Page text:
Here we report translational results from a phase Ib, first in human trial (NCT04990479) in patients with metastatic malignant melanoma. The study evaluated feasibility, safety, immunogenicity, and antitumor activity of NOUS-PEV PEV in combination with the PD-1 blocking antibody pembrolizumab. We examined the induction of neoantigen-specific T-cell responses before and after vaccination, and showed expansion after treatment of vaccine-induced T-cell clonotypes recognizing neoantigens in the tumors of vaccinated patients. Moreover, the analysis of transcriptomic data obtained from pretreatment biopsies allowed the identification of signatures potentially associated with resistance to the combo treatment. Overall, these results support the potential of this personalized viral-based prime/boost vaccine as a promising immunotherapeutic approach to enhance antitumor responses and the use of biomarkers to inform on the responsiveness to combined vaccine and anti-PD-1 treatment.

Study design

This is a multicenter, open-label, phase I clinical study (NCT04990479), designed to evaluate safety, tolerability, and immunogenicity, and to detect any preliminary evidence of antitumor activity of a PEV based on GAd-PEV priming and MVA-PEV boosting, combined with standard of care (SoC) first-line immunotherapy using an anti-PD-1 checkpoint inhibitor in metastatic non–small cell lung cancer (NSCLC) and unresectable or metastatic melanoma. The representativeness of the study population is described in Supplementary Table S1. The PEV vaccines are prepared on an individual basis, following a tumor biopsy performed at the time of screening and subsequent NGS analysis, to identify patient-specific tumor mutations. Both neoantigen-encoding genetic vaccines are administered intramuscularly using one prime with GAd-PEV and three boosts with MVA–PEV in combination with the licensed programmed death receptor-1 (PD-1)-blocking antibody pembrolizumab in patients. The first vaccination with GAd occurs on the day of the 4th administration of pembrolizumab (week 10); MVA is administered as three boosts, every 3 weeks, with the first administration 3 weeks post-GAd vaccination. GAd and MVA vaccines are administered at the dose ranges of 5 × 1010 to 2 × 1011 vp and 1 × 108 to 3 × 108 ifu, respectively. Further details can be found at https://clinicaltrials.gov/study/NCT04990479. This study was conducted in accordance with ethical principles that have their origin in the Declaration of Helsinki and conducted in adherence to the study Protocol, Good Clinical Practices as defined in Title 21 of the US Code of Federal Regulations Parts 11, 50, 54, 56, and 312, as well as the International Conference on Harmonization E6 guideline for Good Clinical Practice and applicable regulatory requirements. The study was approved by UZ Leuven Ethics Committee (Study Reference S64578) and by Research Ethics Committee of Fundacion Jimenez Diaz. Written informed consent was obtained from each subject.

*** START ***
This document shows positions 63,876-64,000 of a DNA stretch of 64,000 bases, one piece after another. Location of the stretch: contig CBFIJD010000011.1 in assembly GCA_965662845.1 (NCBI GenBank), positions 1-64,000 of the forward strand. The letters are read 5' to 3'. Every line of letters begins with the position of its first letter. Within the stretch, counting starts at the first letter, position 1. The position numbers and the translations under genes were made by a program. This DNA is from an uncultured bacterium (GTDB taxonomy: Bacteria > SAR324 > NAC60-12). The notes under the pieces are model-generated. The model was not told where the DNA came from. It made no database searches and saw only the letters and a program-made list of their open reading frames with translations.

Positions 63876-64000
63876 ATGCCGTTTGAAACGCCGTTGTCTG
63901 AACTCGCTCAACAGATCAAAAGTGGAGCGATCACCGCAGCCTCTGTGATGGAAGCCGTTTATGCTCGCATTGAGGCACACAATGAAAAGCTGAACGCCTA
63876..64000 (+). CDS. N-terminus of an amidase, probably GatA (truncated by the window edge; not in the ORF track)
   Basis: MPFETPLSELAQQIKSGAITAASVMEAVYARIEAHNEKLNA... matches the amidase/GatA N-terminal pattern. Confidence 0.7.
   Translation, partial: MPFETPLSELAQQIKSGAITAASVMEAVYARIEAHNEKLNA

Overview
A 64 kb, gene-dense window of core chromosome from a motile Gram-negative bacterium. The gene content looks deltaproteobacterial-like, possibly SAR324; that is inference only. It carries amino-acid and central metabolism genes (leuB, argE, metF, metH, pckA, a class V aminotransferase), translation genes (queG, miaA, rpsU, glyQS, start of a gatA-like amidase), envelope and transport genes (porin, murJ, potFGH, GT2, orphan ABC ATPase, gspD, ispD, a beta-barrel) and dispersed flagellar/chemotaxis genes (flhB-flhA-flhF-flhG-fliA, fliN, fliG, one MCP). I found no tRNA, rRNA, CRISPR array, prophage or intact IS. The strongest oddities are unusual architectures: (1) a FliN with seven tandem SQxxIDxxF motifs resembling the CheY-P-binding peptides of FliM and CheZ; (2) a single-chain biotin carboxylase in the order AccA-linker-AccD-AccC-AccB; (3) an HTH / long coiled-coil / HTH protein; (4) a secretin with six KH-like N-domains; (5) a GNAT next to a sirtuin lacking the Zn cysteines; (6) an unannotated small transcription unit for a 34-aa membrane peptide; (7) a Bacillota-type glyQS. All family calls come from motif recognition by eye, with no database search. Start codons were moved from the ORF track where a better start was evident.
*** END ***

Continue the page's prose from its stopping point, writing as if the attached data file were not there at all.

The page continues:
Vaccine vector generation

PEV design was performed according to a pipeline aimed at analyzing patient next-generation sequencing data collected from tumor and blood to select the best neopeptides suitable for the inclusion in viral vectors. NGS data were produced at CeGAT GBMH. Genomic DNA was fragmented and used for Illumina library construction. Exonic regions were captured in solution using the Twist Human Core Kit. Paired-end sequencing (2 × 100 bp) was performed with the Novaseq600 Genome Analyser (Illumina) at a target depth of 30 Gb. RNA was fragmented and the sequencing library was prepared using SMART-Seq mRNA Stranded Kit. Sequencing was performed with the Novaseq6000 Genome Analyser (Illumina) at a target depth of 6 Gb (2 × 100 bp). The patient HLA typing and the prioritization of somatic variants encoding neopeptides were performed as described previously (11).

The transgene design was performed according to a procedure that minimizes the formation of predicted junctional epitopes that may be generated by the juxtaposition of two adjacent neoantigen peptides. A custom tool was developed specifically for this purpose. The synthetic cassette aminoacid sequence was finally retrotranscribed by applying an inverse translation scheme with a minimization of penalty score associated to the presence in the sequence of forward/reverse repeats or 5TNT motifs and homopolymers stretches greater than 6bp.

Synthetic transgenes expression cassettes were generated via Gibson assembly (New England Biolabs) of double-strand DNA fragments obtained from different providers (Integrated DNA Technologies, GeneART, Thermo Fisher Scientific; Doulix; Officinae Bio; Eurofins Genomics); fragments were assembled into acceptor shuttle plasmids containing TetO-CMV promoter (with two Tet Operator repeats) and BGH polyA (GAd-PEV transgenes) or P7.5 promoter (MVA-PEV transgenes).